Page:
How to Make No-Churn Ice Cream
The idea of a no-churn ice cream seems like the ultimate dessert hack. But, in fact, this concept has been around for at least the past 100 years in what Italians call semifreddo.
The food linguist in you might think this dessert is just "semi" or "half " cold. Despite the confusion due to the name, this is a fully frozen dessert, one that's a lot easier to make than ice cream, and it doesn't require any special machines or tools, either.
Depending on where you are in Italy, semifreddo is made with any combination of whipped cream, custard, meringue, and a flavoring agent. On the face of things, this seems to be very similar to many ice cream recipes, excluding the meringue. However, another thing that makes semifreddos different from their ice cream cousins is their light, creamy, mousse-like texture—one that has an incredibly soft mouth-feel even when frozen solid.
Of course, you can always go the traditional method and make a custard or meringue. But why bother? The idea of a no-churn ice cream is to avoid breaking eggs, literally and figuratively, in the first place.
Thankfully, you can make your own semifreddo with just whipped cream, sugar, and the flavoring agent of your desire in four easy steps.
Mise en place is fancy French kitchen speak for "get yourself organized and ready to cook." But getting ready is something you should never overlook when it comes to most culinary or pastry endeavors. So even if you are using a coffee can (or even a bike) for ice cream, you still need to have your tools clean and ready to go!
Making this dessert is very easy and will take less than 10 minutes from start to finish if you do some organizing beforehand. This is especially important when working with milk or cream products that require immediate refrigeration when your task is complete. As such, bring together your heavy cream, sugar, flavoring agents (in this case, the skin of one orange), a bowl, whisk, and serving vessels.
I like whisking by hand. However, if exerting any energy is against your religion, by all means use a mixer.
Simply put cream and sugar together and whip everything to the soft peak stage. Soft peak is a term cooks and chefs use when describing a whipped cream that has peaks which fall over.
Hard peak, as you will soon see, is when you have whipped the cream to such a consistency you can stand a whisk up in the bowl. However, if you are using an electric mixer, do not walk away. If you do, in a matter of minutes, you will have made sweet cream butter and you can forget about dessert!
For those using a flavoring liquid or powder (like almond extract or cocoa), simply add the required amount, turn the mixer back on, and bring to a hard peak. If, like me, you are adding flavors of the more organic kind (such as orange zest) or others like buttermilk or mango, you need to do a little more work before mixing it in.
If you have a metal zesting implement in your home, this will work great. If not, you can simply cut the skin off the orange, lay the orange peel flat pith side up, remove the pith, finely julienne the peel, and make an extremely small dice. (If you need step-by-step instructions, you can get a full rundown on how to zest without a zester here.)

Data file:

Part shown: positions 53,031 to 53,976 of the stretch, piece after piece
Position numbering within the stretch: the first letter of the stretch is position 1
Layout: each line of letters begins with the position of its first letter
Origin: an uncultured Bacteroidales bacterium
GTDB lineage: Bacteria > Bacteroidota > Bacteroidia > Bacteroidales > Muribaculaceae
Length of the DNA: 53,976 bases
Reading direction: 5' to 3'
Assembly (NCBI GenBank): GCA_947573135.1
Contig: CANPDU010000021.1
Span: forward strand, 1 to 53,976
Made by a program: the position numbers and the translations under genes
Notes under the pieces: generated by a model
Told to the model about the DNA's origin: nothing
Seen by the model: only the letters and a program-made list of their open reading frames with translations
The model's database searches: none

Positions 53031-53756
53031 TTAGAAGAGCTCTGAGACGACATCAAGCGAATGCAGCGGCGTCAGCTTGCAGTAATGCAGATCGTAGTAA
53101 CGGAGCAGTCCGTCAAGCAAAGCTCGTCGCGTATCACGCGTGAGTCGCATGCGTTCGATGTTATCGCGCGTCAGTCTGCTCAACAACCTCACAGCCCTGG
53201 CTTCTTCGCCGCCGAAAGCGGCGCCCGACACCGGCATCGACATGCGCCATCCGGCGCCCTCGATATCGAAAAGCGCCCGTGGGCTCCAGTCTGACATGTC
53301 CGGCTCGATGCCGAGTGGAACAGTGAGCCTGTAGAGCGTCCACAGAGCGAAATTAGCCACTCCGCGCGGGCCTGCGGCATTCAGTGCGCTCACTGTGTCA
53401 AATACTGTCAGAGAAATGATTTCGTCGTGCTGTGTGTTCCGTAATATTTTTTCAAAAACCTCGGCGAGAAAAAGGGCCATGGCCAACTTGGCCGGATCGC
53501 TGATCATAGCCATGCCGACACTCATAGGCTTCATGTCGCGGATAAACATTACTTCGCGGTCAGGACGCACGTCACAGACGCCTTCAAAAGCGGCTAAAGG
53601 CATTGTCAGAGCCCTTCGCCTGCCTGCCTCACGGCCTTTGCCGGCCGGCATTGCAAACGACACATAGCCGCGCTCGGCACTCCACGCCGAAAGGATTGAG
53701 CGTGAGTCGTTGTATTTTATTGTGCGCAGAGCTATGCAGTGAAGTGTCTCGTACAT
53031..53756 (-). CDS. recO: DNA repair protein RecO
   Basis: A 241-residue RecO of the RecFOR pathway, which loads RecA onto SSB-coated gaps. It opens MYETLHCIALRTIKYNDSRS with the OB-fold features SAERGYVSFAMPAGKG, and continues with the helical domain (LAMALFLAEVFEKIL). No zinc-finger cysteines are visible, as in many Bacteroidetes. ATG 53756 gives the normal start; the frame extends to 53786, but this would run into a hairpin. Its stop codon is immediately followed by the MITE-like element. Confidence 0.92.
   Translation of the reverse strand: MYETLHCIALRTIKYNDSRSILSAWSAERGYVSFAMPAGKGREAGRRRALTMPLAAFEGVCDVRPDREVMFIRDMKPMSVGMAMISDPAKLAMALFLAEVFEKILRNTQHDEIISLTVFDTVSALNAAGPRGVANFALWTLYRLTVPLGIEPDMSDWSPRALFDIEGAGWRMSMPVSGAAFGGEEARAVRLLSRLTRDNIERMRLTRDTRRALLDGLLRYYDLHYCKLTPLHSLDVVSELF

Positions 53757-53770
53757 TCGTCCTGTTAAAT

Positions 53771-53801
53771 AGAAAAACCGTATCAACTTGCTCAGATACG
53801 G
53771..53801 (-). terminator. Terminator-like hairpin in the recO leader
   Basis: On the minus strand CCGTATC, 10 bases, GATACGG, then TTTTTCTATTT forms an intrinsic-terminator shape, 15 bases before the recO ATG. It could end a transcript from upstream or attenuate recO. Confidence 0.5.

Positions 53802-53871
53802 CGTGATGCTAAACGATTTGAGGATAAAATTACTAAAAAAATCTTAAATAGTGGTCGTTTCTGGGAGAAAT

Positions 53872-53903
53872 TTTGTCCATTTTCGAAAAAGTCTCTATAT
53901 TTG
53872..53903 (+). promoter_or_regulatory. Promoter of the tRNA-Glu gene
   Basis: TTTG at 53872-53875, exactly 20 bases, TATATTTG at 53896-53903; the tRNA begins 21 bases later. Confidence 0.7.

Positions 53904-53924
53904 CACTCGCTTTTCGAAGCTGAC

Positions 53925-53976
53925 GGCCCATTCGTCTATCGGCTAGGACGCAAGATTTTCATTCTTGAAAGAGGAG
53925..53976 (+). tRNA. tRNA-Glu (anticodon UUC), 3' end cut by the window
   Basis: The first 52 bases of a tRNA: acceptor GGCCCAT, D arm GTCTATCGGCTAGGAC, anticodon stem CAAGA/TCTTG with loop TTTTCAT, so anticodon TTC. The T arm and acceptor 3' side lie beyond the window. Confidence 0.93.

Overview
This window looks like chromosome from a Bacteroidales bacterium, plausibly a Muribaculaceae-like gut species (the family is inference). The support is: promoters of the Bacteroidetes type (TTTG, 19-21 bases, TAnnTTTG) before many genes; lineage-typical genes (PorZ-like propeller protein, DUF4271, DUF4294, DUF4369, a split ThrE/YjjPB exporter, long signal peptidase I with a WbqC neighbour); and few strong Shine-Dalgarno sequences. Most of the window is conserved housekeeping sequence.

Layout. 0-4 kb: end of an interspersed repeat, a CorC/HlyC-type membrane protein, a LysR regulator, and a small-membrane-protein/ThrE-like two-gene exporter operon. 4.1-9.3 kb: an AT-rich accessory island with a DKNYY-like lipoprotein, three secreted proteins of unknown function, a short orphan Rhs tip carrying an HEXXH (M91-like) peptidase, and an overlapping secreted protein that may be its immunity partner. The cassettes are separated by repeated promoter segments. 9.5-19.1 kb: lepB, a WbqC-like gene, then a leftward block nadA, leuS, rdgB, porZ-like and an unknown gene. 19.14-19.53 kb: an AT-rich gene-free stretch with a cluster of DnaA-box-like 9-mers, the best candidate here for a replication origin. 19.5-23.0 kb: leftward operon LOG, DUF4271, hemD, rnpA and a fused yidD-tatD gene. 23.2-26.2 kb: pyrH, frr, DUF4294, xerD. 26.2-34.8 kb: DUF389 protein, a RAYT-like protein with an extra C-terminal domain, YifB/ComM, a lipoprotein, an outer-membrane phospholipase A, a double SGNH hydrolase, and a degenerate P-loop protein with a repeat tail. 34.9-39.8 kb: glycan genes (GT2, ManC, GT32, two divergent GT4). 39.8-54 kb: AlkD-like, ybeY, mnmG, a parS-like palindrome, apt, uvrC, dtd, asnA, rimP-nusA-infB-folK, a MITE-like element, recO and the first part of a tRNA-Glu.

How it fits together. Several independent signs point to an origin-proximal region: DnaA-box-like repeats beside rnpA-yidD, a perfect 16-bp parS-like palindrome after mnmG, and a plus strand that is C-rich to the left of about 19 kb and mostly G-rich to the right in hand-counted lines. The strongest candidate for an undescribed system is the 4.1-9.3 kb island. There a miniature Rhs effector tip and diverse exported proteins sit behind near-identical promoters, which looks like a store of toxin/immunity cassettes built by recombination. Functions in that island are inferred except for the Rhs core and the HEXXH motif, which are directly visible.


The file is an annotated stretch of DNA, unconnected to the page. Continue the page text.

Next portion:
Then just mix it in with the cream and whip to a hard peak.
You may have noticed that I do not add the flavoring agent with the heavy cream and sugar in Step #2. The reason is twofold.
First, there are some liquid and powder flavoring agents out there that can either prematurely thicken cream before it has been sufficiently mixed, or not allow the cream to whip in the first place. In the first case, the seemingly "whipped" cream, due to chemical additives in flavoring agents, will not freeze correctly and the end result will be a gooey, unappetizing, semi-frozen mess. In the second case, all you end up with is a flavored liquid that is not mousse-like in texture and, if frozen, will have a texture and mouth feel similar to very hard ice cream that's a pain to scoop.
Second, if you add flavoring ingredients with texture such as orange zest, these bits will get caught up in and tangled around the wires in your whisk. Once the whisk is removed, you will be removing the flavoring you wanted in the first place. So, always make sure to add the flavoring agent after you've reached a soft peak.
Once you have your mixture at hard peak, it is time to freeze everything. You have options in this regard. You can freeze the entire amount in the vessel of your choosing for scooping out the dessert as desired. You can even make ice cream sandwiches using your favorite cookie as the top and bottom. However, if you are planning to serve your new creation to friends at a small dinner party, you can portion out the mixture into small ramekins.
In any event, always wrap the ice cream in cling film (plastic saran wrap) and make sure the cling film is applied directly to the surface of the whipped cream with no air pockets. This will keep any ice crystals from forming, which denigrates the smooth mouth-feel. The protective cover also keeps your ice cream from taking on any unwanted "freezer flavors."
The ramekins are a nice way to mold your creation and will freeze faster than the bulk ice cream container, so when it comes time for service, all you need to do in place the ramekin and a spoon in front of your guest. It's great when no work is required to scoop and serve your frozen dessert! If you embellish each masterpiece with a mint sprig, edible flower, or other garnish, you will look like a pastry wizard and the results will have your friends asking for the recipe.
What's your favorite way to make ice cream?